This photo essay is posted at KLM Images.
Twist & turn
The eye of the viewer can be guided by actual lines in an image, or by implied ones.
These two riders are stacked up on a slanted hillside watching hunting in the lower field. Your eye naturally follows them down starting at the rump of the near horse and then reversing at the lower one. It’s possible the horses are standing still, but the placement of the legs and movement of the tails creates doubt, so you follow the potential movement left and then right, instead of just left along the hillside and out, as you might if the far rider were absent.
Arrested motion creates implicit lines of force. In the image of folks handing out a stirrup cup, most of the people face away from the viewer and admire the lovely view, but the woman on the right advancing purposefully off screen and just completing her twist away from her companion (from whom she got the used glasses) pulls our gaze away from the static background and carries it along with her out of the frame.
Hounds in motion
It’s always a pleasure to get a good view of hounds taking a fence. At this meet we were treated to a long series of nice shots. When there are several such shots and you like many of them, the trick is not to bore your viewers. Here are some of the variations.
We start with the visiting huntsman taking the coop followed closely by one bold hound.
The next shot shows three different styles of springing from the jump to follow the huntsman.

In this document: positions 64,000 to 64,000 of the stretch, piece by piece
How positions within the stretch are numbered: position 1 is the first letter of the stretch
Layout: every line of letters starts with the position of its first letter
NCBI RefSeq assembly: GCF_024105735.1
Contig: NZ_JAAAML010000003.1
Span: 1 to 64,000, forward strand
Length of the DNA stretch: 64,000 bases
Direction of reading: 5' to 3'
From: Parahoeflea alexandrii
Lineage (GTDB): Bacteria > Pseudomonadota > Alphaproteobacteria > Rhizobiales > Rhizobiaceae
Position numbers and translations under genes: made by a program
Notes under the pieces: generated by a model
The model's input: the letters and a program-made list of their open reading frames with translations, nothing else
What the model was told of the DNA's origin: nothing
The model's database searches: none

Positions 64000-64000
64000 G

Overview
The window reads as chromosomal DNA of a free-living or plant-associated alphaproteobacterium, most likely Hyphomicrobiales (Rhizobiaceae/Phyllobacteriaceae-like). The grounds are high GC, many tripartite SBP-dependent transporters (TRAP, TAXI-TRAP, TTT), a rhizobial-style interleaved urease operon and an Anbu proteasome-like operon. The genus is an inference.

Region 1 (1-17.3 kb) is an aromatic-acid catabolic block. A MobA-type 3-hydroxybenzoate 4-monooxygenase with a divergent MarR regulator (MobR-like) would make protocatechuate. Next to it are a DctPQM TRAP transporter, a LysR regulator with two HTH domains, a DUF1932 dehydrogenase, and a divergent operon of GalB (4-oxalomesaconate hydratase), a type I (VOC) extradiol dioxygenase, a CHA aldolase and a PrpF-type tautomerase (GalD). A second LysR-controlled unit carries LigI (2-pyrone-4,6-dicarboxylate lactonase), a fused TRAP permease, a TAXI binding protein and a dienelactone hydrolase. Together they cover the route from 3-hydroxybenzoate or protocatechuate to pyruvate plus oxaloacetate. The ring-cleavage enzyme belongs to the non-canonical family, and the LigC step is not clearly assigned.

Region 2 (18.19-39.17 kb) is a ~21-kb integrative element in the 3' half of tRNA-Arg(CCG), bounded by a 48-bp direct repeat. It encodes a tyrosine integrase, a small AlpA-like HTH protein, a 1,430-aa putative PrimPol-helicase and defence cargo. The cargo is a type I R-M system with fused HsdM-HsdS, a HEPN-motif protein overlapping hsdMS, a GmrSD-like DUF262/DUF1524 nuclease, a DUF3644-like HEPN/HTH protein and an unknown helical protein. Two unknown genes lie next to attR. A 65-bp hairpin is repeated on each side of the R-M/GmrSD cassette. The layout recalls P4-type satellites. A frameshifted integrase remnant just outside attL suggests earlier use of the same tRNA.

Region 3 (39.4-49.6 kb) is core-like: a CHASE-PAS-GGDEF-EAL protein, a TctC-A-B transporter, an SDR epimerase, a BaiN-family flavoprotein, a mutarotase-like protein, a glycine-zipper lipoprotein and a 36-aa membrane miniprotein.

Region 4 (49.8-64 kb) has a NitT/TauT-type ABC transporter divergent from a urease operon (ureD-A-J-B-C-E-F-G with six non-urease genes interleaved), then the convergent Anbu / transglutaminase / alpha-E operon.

Finally, we see the river starting over the cliff as a waterfall and flowing along the ground.
Better vs best
Here are three pairs of shots which lend themselves to the question of which is the better in each pair. Your mileage may vary – my husband disagrees with me about each pair.
First we have these hounds running through a gate (and over a coop). In the first shot, the horizontal and diagonal lines of the fence gate act like a “swoosh” to give a push to their forward momentum. The second shot is amusing, but doesn’t have that concentrated energy.
In the next pair, we have the visiting huntsman with his pack against a lovely backdrop. The bottom one is a lovely panorama and I’m glad I captured it, but I prefer the concentrated impact of the first one. The eye rests on the dense center.
In the final pair, we revisit the old problem of the scale of mountains.
On this beautiful day the sky went from background to subject. The cattle work well enough on the left to give some sense to the size of the mountain, but on the right we suddenly move from the immensity of a mountain to the much greater immensity of the sky. It doesn’t diminish the mountain, in my view, but it reminds us to lift our gaze higher than the hills.